Pfizer announced Wednesday that it will organise the company into three businesses effective 2019, with units focusing on innovative drugs, established medicines and consumer healthcare. The company noted that the innovative medicines segment will now include biosimilars, as well as a new hospital business unit for anti-infectives and sterile injectables to focus on the "significant role" of hospitals in healthcare systems.
CEO Ian Read said the new structure is "a natural evolution…given the ongoing strength of our in-market products and our late-stage pipeline and the expected significant reduction in the impact of patent protection losses post-2020 following the loss of exclusivity for Lyrica in the US, which is expected to occur in or after December 2018." The executive noted "as we transition to a period post-2020 where we expect a higher and more sustained revenue growth profile we see this new structure better positioning each business to achieve its growth potential."
According to Pfizer, based on 2017 financial results, the innovative drugs business, including consumer healthcare, is expected to comprise approximately three-quarters of the company's revenues, while the established medicines unit will make up the remaining quarter. The drugmaker currently splits its business into innovative health, which includes consumer healthcare, and essential health, which includes biosimilars and sterile injectables.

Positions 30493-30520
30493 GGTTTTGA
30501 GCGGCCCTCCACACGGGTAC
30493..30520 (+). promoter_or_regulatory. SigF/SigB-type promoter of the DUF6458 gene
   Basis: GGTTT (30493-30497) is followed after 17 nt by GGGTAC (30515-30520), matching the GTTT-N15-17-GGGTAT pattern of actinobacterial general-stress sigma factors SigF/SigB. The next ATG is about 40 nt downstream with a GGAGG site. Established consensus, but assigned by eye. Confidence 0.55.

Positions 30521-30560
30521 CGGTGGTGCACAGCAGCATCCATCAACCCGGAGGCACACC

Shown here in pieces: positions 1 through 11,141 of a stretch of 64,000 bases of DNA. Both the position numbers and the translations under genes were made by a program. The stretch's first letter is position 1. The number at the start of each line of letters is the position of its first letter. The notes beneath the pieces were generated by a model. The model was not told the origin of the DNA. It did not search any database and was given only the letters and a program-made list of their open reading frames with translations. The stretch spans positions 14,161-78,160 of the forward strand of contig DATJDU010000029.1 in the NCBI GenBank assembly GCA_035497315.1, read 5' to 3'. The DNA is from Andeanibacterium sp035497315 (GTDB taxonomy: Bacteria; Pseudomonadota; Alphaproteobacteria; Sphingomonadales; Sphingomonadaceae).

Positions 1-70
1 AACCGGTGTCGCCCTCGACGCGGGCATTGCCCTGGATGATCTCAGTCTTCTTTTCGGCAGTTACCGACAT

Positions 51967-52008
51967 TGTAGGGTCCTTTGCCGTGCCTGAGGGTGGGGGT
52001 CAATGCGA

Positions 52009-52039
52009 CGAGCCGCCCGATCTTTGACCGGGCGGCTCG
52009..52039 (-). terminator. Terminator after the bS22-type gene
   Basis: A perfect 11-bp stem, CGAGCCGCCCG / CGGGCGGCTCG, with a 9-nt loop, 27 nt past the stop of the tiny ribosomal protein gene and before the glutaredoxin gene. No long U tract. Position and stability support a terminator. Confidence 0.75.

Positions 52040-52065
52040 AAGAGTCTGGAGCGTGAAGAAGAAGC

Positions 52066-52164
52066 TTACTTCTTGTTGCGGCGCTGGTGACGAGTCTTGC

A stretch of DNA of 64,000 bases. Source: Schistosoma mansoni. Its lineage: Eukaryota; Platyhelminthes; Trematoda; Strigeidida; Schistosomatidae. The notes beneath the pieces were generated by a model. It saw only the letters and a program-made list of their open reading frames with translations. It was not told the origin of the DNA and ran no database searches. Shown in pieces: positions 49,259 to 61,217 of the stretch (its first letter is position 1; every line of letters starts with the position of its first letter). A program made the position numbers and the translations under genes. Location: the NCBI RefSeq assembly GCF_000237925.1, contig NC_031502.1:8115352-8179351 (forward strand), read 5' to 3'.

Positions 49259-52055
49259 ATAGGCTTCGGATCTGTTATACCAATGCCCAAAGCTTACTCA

The company indicated that the new established medicines unit will operate with "substantial autonomy." Pfizer said that the segment will have distinct and fully-dedicated manufacturing, marketing and regulatory functions.
Pfizer added that it continues to evaluate strategic alternatives for its consumer healthcare unit, with a decision expected this year. Earlier this year, the company indicated that it will decide whether to divest the unit after undertaking a strategic review of the business in 2017. In March, GlaxoSmithKline said it was withdrawing from the bidding process for the division after failing to reach an agreement on price, shortly after Reckitt Benckiser similarly exited the process.
Pfizer said that following the structural changes, John Young and Angela Hwang will lead the innovative medicines business, with the latter also overseeing the consumer healthcare unit. Meanwhile, the established medicines business will be led by Michael Goettler, who currently heads Pfizer's inflammation and immunology division.
The move comes the day after Pfizer announced that it will "defer" price increases on certain drugs that came into effect on July 1, following talks with US President Donald Trump. The company said that the recently raised prices will be rolled back to what they were prior to July 1 and will remain that way until Trump's blueprint to strengthen the healthcare system goes into effect or until the end of this year, "whichever is sooner."
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